Azure Active Directory smart lockout

Ganesh Chauhan, Technical Support Specialist, Microsoft Azure

Smart lockout helps to keep out bad actors who try to guess your users’ passwords or use brute-force methods to gain access. A smart lockout can distinguish between legitimate user sign-ins and those from attackers and other unknown sources. Attackers are locked out, while your users can continue to use their accounts and be productive.

How does smart lockout function?

Smart lockout disables sign-in attempts for one minute after ten failed attempts for Azure Public and Azure China 21Vianet tenants and three for Azure US Government tenants. After each subsequent failed sign-in attempt, the account is locked for one minute at first and for longer in subsequent attempts. We won’t reveal the rate at which the lockout period grows over additional unsuccessful sign-in attempts to limit the ways an attacker could exploit this behavior.

To avoid incrementing the lockout counter for the same password, smart lockout tracks the last three bad password hashes. If someone enters the same bad password multiple times, the account will not be locked out.

Federated AD FS 2016 and AD FS 2019 deployments can achieve similar benefits by utilizing AD FS Extranet Lockout and Extranet Smart Lockout.

Smart lockout is enabled by default for all Azure AD customers, providing the ideal balance of security and usability. Customizing the smart lockout settings with values unique to your organization necessitates the purchase of Azure AD Premium P1 or higher licenses for your users.

Using smart lockout does not ensure that a legitimate user is never locked out. When smart lockout locks a user account, we make every effort to keep the genuine user from being locked out. The lockout service attempts to prevent bad actors from gaining access to legitimate user accounts. The following factors must be considered:

  • Each Azure AD data center keeps track of lockout in its own way. If a user visits each data center, he or she has (threshold limit * datacenter count) attempts.

 

  • Smart Lockout distinguishes between a bad actor and a genuine user by comparing familiar and unfamiliar locations. Lockout counters are separate in unfamiliar and familiar locations.

 

A smart lockout can be integrated with hybrid deployments that use password hash sync or pass-through authentication to prevent attackers from locking out on-premises Active Directory Domain Services (AD DS) accounts. Attacks can be filtered out before they reach on-premises AD DS by appropriately configuring smart lockout policies in Azure AD.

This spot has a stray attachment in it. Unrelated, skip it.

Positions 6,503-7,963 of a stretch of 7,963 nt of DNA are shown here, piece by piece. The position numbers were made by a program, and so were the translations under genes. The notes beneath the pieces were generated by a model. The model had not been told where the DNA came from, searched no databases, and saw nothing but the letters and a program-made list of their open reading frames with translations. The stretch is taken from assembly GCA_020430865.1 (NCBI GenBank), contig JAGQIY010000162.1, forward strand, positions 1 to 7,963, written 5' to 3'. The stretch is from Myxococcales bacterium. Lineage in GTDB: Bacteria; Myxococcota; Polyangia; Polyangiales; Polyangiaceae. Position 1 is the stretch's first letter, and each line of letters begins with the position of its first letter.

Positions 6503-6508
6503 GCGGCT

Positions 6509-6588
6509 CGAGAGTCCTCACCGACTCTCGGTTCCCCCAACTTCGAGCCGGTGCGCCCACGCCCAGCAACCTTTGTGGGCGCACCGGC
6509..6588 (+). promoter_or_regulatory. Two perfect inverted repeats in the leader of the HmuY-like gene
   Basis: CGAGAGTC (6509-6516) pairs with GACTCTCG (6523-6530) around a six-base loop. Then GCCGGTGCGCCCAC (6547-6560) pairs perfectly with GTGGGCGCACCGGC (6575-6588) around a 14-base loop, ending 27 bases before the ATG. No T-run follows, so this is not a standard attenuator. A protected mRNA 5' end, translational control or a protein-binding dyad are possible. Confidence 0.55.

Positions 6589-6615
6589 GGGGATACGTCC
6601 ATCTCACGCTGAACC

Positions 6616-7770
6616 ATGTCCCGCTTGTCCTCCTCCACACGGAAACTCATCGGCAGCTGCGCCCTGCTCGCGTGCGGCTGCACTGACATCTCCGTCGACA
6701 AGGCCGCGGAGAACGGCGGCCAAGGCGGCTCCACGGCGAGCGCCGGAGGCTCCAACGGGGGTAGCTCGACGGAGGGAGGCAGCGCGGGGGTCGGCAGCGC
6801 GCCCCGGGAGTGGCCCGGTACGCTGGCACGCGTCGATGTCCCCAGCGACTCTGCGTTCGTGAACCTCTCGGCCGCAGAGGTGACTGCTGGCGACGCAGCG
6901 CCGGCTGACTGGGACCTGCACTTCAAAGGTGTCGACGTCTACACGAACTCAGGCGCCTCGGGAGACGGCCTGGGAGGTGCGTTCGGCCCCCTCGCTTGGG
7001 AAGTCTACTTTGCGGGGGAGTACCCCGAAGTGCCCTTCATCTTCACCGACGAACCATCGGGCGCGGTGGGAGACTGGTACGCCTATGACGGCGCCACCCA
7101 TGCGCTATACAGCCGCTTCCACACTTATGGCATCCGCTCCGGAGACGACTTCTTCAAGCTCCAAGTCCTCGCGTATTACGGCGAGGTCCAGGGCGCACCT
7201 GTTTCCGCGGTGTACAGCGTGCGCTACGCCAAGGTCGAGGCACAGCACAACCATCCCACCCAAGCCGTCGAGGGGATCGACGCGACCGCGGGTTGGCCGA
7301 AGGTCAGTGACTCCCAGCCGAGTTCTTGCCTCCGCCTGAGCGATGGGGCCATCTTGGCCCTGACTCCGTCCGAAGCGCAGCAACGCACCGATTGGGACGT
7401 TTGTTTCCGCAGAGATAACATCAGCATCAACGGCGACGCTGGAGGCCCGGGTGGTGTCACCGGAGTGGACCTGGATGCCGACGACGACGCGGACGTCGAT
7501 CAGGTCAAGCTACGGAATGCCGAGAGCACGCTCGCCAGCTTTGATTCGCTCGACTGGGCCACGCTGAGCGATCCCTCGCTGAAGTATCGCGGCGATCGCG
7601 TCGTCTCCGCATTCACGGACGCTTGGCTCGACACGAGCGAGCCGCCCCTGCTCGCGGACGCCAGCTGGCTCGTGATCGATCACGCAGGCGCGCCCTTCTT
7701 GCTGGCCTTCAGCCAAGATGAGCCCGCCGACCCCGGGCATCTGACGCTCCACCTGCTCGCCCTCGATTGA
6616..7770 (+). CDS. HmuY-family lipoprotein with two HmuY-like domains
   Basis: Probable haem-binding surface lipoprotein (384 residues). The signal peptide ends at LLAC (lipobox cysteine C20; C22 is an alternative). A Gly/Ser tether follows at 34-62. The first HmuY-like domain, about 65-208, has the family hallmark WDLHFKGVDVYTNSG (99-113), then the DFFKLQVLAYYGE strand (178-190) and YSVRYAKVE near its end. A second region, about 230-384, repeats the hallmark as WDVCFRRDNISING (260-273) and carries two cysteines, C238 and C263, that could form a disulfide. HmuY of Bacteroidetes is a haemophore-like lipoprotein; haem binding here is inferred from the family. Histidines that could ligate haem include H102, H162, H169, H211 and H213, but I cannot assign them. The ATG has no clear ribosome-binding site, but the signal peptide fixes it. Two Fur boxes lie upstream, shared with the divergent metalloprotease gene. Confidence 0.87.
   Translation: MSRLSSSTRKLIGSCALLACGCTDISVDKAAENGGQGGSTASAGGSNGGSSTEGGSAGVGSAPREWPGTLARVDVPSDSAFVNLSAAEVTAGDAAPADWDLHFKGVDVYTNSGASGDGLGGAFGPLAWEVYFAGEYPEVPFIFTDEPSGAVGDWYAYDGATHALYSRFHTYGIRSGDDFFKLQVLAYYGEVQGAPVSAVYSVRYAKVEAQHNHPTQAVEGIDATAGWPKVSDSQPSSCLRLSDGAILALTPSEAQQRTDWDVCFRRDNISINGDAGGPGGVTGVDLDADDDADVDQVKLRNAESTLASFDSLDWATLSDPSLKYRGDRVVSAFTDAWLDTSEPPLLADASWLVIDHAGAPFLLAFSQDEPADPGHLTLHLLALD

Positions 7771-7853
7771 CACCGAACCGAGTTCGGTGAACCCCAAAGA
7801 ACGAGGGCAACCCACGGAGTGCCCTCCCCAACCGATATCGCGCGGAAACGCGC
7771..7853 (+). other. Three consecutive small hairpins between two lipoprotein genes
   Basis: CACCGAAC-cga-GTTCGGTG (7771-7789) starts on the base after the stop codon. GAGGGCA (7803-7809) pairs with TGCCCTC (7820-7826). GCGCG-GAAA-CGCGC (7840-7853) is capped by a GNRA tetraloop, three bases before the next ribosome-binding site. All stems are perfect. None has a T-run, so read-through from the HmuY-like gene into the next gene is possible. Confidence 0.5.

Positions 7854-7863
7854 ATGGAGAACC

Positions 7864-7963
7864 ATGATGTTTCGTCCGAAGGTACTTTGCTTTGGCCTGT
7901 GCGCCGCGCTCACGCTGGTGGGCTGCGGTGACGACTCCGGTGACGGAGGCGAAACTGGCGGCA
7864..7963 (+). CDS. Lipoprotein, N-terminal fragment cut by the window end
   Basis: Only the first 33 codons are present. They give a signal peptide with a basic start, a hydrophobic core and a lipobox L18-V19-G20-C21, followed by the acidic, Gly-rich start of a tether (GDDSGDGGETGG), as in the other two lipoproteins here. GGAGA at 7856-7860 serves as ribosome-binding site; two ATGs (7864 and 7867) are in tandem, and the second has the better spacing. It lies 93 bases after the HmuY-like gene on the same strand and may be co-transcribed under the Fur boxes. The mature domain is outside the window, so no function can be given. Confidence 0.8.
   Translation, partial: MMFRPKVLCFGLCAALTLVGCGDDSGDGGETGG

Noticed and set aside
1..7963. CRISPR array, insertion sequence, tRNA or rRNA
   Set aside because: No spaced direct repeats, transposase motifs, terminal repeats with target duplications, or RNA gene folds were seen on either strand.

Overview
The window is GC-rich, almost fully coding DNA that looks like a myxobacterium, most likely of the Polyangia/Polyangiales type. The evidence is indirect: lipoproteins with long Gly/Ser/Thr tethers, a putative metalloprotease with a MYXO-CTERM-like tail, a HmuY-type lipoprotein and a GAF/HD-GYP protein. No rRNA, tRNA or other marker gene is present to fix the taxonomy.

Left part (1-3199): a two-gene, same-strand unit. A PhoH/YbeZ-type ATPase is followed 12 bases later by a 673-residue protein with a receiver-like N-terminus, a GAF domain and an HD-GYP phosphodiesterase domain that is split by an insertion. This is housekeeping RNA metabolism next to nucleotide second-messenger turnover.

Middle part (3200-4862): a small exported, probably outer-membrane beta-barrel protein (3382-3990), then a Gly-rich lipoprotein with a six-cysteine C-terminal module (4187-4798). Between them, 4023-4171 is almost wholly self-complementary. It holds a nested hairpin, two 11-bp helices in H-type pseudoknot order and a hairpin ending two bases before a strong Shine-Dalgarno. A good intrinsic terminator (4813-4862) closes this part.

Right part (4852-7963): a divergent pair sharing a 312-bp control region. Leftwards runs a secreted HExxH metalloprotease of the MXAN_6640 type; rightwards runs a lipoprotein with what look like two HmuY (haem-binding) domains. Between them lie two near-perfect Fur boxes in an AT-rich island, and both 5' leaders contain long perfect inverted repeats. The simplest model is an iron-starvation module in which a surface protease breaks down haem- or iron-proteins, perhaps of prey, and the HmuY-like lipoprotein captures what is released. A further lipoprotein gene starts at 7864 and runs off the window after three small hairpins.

When using pass-through authentication, keep the following things in mind:

  • The Azure AD lockout threshold is lower than the AD DS account lockout threshold. Set the values so that the AD DS account lockout threshold is at least two or three times greater than the Azure AD lockout threshold.
  • The Azure AD lockout duration must be set to be longer than the AD DS reset account lockout counter after duration. The Azure AD duration is set in seconds, whereas the AD duration is set in minutes.

For example, if you want your Azure AD smart lockout duration to be longer than AD DS, you can set Azure AD to 120 seconds (2 minutes) while on-premises AD is set to 1 minute (60 seconds). If your Azure AD lockout threshold is 5, your on-premises AD lockout threshold should be 10. This configuration ensures that smart lockout prevents brute force attacks on your Azure AD accounts from locking out your on-premises AD accounts.

 Manage the smart lockout values in Azure AD.

The Azure AD smart lockout values can be customized based on your organization’s needs. Customizing the smart lockout settings with values unique to your organization necessitates the purchase of Azure AD Premium P1 or higher licenses for your users. Smart lockout settings cannot be customized for Azure China 21Vianet tenants.

 

Complete the following steps to check or modify your organization’s smart lockout values:

  1. Sign in to the Azure portal.
  2. Search for and select Azure Active Directory, then select SecurityAuthentication methods > Password protection.
  3. Set the Lockout threshold, based on how many failed sign-ins are allowed on an account before its first lockout.

The default is 10 for Azure Public tenants and 3 for Azure US Government tenants.

  1. Set the Lockout duration in seconds, to the length in seconds of each lockout.

The default is 60 seconds (one minute).

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